It’s become fairly routine: Every few years some enterprising reporter or biographer unearths new, unflattering information about Kennedy. The inevitable cycle of response – from the media, liberal intellectuals, and, of course, the Kennedy family – is one of shock, followed by denial, followed by silence. Until the next round of revelations, at which point the cycle begins anew – shock, denial, silence.

Seymour Hersh is an investigative journalist with solidly leftist credentials. For thirty years, just about everything he wrote was lapped up by appreciative liberal readers – until he took on the Kennedy legend in his 1997 book The Dark Side of Camelot. While offering little fresh material, Hersh did add a considerable amount of corroborative background and detail to stories unearthed by earlier authors, and for that both he and the book were trashed by liberal reviewers.

After spending years searching through the muck of pumped-up war stories, doctored medical records (contrary to the image of “vigor” he liked to project, Kennedy suffered from a variety of ailments and consumed a prodigious daily cocktail of pharmaceuticals), compulsive extramarital activity, Mafia ties, and electoral shenanigans (“The 1960 presidential election,” Hersh flatly states, “was stolen”), the liberal muckraker was forced to reevaluate a man he once admired.

“Kennedy,” said Hersh in an Atlantic Monthly web interview shortly after the publication of The Dark Side of Camelot, “was much more corrupt than other post-war presidents, by a major factor. Much more manipulative, though Nixon was a close second. There’s nothing wonderful about Nixon – Watergate proved that – but I think that Nixon was an amateur compared to Kennedy…. [Kennedy] was above the law; he didn’t think anything could stop him.”

Particularly irksome to Hersh and others who see through the Camelot haze is the claim by Kennedy apologists that had their man lived, he would have put an end to America’s involvement in Vietnam – this despite the fact that the U.S. commitment in Vietnam expanded from a few hundred military advisers under Eisenhower to nearly 17,000 troops under Kennedy; that the men generally viewed as the architects of Lyndon Johnson’s Vietnam policies, Secretary of State Dean Rusk and Secretary of Defense Robert McNamara, were in fact holdovers from the Kennedy administration; that just two months before his death Kennedy told Walter Cronkite, “I don’t agree with those who say we should withdraw” and insisted to Chet Huntley that “We are not there to see a war lost”; and that the very speech Kennedy planned to give in Dallas the day he was killed warned that a diminished American commitment in Vietnam would “only encourage Communist penetration.”

The reason for the eagerness on the part of so many on the left to make over Kennedy’s feelings about – and plans for – Vietnam is really quite simple: Kennedy, whatever his failings, was a classic cold warrior who presided over a military buildup that, proportionately, trumped the Reagan buildup of the 1980’s and whose Inaugural address put the world on notice: “Let every nation know, whether it wishes us well or ill, that we shall pay any price, bear any burden, meet any hardship, support any friend, oppose any foe to assure the survival and success of liberty.”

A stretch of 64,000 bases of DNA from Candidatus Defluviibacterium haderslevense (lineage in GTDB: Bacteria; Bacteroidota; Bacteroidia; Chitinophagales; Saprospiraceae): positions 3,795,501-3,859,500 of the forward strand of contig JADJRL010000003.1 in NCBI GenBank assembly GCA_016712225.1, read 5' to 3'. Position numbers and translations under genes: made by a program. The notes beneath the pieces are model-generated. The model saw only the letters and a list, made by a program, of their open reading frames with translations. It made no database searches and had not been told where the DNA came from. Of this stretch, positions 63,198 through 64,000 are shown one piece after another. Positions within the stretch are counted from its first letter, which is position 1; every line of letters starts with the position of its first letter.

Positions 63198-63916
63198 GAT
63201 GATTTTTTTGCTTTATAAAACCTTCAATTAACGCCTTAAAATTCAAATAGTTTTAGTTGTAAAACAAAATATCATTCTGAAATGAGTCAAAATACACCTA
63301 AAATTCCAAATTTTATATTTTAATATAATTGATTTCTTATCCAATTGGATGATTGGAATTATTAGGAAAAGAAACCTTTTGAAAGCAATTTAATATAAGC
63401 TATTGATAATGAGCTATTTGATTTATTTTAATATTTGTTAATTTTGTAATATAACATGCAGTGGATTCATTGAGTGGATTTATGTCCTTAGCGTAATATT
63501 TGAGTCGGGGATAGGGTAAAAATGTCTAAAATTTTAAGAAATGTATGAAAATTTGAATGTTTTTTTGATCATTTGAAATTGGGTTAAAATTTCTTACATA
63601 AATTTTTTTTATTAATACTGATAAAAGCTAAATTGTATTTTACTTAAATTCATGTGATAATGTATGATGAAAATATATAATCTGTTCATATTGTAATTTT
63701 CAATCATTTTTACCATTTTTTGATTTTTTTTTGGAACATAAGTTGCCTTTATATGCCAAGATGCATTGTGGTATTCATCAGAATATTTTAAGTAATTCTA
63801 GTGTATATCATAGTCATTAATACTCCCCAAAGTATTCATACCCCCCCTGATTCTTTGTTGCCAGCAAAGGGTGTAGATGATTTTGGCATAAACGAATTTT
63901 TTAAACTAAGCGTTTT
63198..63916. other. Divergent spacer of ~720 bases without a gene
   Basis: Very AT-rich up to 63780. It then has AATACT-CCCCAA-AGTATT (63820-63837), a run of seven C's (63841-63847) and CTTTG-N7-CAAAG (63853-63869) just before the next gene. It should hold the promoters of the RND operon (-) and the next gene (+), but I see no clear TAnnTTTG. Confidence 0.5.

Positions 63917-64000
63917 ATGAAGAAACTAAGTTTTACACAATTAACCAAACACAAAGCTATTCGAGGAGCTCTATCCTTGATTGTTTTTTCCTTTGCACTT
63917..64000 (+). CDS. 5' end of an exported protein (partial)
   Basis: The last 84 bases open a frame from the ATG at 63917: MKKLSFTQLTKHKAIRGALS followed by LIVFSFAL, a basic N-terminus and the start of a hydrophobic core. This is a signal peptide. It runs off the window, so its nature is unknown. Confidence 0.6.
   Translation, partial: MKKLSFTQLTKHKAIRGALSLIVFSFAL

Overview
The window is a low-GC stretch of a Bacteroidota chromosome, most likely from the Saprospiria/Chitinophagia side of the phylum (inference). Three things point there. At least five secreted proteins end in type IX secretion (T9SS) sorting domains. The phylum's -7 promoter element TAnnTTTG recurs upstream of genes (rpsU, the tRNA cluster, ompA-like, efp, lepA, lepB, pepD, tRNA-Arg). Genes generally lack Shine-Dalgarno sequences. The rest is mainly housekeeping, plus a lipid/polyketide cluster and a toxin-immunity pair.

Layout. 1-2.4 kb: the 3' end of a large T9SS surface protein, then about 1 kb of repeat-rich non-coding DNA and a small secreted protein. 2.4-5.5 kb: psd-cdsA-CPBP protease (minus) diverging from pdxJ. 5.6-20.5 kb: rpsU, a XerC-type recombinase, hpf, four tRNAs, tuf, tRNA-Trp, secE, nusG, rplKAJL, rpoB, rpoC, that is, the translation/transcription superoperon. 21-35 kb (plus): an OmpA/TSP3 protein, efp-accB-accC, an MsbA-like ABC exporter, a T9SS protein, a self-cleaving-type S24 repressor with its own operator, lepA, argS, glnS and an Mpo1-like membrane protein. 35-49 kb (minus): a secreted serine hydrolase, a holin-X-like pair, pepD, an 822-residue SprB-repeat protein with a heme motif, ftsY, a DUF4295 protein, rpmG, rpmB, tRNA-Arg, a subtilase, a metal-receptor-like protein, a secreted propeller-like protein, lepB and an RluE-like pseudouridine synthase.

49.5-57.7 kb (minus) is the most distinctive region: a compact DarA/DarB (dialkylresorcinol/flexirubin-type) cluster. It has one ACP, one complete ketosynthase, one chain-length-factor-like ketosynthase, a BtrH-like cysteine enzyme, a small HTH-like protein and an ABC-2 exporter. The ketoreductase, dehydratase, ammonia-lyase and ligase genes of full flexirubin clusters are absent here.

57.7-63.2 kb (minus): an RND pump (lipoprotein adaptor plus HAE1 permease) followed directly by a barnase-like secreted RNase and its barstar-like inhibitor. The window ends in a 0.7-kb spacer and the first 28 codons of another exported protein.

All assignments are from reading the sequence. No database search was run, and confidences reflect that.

Liberals haven’t acted or spoken that way since the Johnson administration, and perhaps Kennedy, had he lived, would have moved to the left along with his brothers Robert and Ted and most of the Democratic Party. But it’s impossible to know for certain, and today’s liberals are stuck with the inconvenient reality that the Kennedy whose legacy they claim as their own was in fact far closer to Ronald Reagan and George W. Bush in terms of his foreign policy and world view.

Hence the desperate need of Kennedy court historians and media fellow travelers to posit all sorts of fanciful scenarios about how Kennedy would have shed his hawk’s wings and sprouted dove’s feathers had he lived and been reelected in 1964.

Of course, Kennedy insiders have a history of revisionism that goes beyond Vietnam. When the existence of Richard Nixon’s wiretaps and secret White House taping system was revealed in the early 1970’s, Kennedy loyalists were among the loudest critics, contrasting the sinister behavior of Tricky Dick with the high ideals of their golden Prince Jack. But several years later it emerged that Nixon was a mere piker in such matters, at least compared to Kennedy:

“The FBI and the CIA had installed dozens of wiretaps and listening devices on orders and requests from the attorney general [Robert Kennedy],” writes Richard Reeves in his 1993 study President Kennedy: Profile of Power. “Transcripts of secret tapes of steel executives, congressmen, lobbyists, and reporters routinely ended up on the president’s desk. The targets ranged from writers who criticized the president … to members of Kennedy’s own staff.”

And, adds Reeves, a White House taping system was “installed by the Secret Service with help from military aides early in 1962, on Kennedy’s orders. When he thought of it, the president used hidden switches in the Oval Office, the Cabinet Room, and his living room in Hyannis Port to secretly record meetings and phone calls.”

Of course, none of the above was even touched on this week as the media’s talking heads and print hacks, dutifully and unquestioningly conveying Caroline Kennedy’s remarks about her father, served once again to reinforce the seemingly invincible myth of Camelot.

About the Author: Jason Maoz is the Senior Editor of The Jewish Press.